Respect for Russia

With U.S.-Russian relations under the microscope, how Washington and Moscow perceive each other will be crucial in building a constructive relationship. But does the Kremlin have Washington’s respect?

"Putin is rattled by the growing independence of some of the former Soviet republics, most notably Georgia and Ukraine. But his inept meddling, which failed to prevent democratic popular uprisings last year in both countries, has only weakened him. . . .

Russia suffers from what Strobe Talbott, the former deputy secretary of state and a Russia expert, calls the ‘Rodney Dangerfield' effect: It gets no respect. But Putin's way will not win it back. The United States and the European Union must set clear markers, starting with a new emphasis on honoring the 1999 troop withdrawal commitments. If this is not done, an issue ignored too long will move to the front burner soon. But by then it will be too late." -Richard Holbrooke, The Washington Post, February 16, 2005.

"Russia is back. That's the real lesson I take from Putin's blunt comments. A country that was near collapse after the fall of Soviet communism has regained enough confidence and stability to take a verbal shot at its old rival. ‘We are emerging from nothing,' the Putin aide told me. To explain the Putin phenomenon, the Kremlin's chief ideologue, Vladislav Surkov, recently compared him to Franklin Delano Roosevelt, another president who brought his country back from economic disaster and restored its pride. Like FDR, Putin is using ‘presidential power to the maximum degree for the sake of overcoming the crisis,' Surkov said. . . .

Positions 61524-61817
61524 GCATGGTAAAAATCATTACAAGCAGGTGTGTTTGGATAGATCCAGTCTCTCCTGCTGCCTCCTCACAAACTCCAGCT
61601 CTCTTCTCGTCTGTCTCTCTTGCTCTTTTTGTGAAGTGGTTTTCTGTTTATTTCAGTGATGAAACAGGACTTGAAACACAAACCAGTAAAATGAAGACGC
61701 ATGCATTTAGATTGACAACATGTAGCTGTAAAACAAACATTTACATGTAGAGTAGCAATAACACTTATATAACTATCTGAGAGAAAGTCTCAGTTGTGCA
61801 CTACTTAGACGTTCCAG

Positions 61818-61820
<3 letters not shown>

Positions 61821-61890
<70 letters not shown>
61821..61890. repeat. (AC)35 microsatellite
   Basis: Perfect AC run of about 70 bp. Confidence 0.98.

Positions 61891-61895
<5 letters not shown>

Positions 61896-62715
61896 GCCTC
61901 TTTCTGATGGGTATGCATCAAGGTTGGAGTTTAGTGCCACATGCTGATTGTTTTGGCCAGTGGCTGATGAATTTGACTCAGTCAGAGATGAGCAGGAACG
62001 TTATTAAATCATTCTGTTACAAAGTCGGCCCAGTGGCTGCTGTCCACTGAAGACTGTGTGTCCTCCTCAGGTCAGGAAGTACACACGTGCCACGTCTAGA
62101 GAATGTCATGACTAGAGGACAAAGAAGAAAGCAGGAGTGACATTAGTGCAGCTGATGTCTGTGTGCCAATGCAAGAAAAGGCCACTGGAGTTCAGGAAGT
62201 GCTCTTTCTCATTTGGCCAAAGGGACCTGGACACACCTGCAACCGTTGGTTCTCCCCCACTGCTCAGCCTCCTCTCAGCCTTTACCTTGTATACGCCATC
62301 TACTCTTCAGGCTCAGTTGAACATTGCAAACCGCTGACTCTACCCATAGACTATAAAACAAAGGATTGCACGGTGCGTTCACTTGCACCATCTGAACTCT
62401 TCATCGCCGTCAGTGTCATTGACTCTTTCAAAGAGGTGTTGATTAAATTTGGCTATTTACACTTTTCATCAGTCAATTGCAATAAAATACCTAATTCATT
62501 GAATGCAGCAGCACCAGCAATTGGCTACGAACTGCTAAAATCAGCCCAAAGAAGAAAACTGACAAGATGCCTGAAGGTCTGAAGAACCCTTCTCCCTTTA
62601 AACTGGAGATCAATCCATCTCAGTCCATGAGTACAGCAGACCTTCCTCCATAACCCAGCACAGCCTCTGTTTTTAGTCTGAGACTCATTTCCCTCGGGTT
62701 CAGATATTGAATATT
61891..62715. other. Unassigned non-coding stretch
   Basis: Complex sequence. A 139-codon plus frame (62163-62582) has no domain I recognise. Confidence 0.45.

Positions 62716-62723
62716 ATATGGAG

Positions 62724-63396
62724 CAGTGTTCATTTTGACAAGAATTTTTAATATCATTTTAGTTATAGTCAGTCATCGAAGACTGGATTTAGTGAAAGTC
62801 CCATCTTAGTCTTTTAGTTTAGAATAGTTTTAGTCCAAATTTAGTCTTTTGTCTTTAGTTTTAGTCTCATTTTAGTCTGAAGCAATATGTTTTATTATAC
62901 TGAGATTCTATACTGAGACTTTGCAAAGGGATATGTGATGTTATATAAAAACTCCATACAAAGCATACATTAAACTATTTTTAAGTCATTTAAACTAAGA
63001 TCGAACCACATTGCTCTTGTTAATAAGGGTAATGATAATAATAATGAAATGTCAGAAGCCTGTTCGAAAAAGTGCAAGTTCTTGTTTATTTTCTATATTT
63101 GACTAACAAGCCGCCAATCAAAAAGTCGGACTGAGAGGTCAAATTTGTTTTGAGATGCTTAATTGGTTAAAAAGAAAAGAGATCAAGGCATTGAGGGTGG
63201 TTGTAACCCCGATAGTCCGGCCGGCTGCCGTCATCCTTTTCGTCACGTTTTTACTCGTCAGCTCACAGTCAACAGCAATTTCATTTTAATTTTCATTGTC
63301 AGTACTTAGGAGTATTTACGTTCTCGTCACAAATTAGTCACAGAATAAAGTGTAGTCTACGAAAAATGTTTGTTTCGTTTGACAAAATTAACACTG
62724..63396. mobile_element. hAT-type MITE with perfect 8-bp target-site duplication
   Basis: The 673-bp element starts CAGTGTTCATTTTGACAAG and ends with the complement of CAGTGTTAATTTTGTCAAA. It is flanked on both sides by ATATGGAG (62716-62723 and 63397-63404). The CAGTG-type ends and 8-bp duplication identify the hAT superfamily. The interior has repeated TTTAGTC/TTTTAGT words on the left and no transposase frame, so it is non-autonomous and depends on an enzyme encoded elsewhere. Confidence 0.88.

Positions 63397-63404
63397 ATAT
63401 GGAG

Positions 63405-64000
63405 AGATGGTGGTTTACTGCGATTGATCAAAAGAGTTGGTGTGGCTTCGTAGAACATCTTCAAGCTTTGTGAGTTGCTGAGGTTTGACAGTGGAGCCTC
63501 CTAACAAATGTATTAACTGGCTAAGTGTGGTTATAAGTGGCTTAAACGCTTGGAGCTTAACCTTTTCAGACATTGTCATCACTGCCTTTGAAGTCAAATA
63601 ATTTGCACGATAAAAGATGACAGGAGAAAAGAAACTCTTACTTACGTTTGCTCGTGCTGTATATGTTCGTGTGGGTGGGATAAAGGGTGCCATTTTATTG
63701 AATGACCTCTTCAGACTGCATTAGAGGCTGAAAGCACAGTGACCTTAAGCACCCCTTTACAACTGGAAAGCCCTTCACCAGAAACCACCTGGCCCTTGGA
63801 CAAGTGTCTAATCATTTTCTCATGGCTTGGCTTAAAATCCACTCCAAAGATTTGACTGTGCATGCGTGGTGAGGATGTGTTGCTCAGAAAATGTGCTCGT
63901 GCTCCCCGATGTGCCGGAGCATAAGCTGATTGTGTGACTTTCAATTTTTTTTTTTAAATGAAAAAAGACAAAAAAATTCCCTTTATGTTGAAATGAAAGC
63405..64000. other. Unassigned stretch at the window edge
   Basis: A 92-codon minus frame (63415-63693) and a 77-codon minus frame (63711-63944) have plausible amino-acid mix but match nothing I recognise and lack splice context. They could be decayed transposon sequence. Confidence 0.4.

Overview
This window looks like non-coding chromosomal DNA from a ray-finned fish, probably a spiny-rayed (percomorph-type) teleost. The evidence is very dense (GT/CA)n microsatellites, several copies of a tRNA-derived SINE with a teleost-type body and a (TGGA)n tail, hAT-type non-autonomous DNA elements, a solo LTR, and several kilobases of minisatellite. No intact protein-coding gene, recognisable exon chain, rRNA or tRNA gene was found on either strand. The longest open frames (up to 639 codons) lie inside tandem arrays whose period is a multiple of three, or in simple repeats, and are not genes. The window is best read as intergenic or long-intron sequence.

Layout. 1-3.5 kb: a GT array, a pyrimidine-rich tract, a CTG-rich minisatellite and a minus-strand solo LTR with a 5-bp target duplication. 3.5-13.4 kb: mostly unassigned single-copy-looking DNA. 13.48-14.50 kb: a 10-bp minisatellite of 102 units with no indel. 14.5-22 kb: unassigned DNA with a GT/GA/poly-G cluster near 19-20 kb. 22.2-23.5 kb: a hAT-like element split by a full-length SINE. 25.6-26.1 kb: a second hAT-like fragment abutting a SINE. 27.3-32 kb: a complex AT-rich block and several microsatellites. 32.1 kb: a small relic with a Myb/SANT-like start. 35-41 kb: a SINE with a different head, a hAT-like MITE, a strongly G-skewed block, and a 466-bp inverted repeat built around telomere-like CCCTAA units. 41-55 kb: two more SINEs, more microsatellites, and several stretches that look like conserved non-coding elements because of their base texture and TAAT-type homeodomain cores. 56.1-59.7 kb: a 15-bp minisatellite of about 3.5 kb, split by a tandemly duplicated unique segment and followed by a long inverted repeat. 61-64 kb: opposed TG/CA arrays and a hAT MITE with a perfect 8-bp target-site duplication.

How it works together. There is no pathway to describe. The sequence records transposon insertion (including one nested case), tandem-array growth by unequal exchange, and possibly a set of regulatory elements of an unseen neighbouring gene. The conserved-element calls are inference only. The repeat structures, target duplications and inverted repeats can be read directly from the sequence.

What hasn't changed is Russia's neurotic relationship with the West. Russian friends tell me the country feels unloved and unappreciated-a political doormat that Western powers think they can walk on at will. That's the frustration that surfaced in Putin's speech in Munich." -David Ignatius, The Washington Post, February 14, 2007.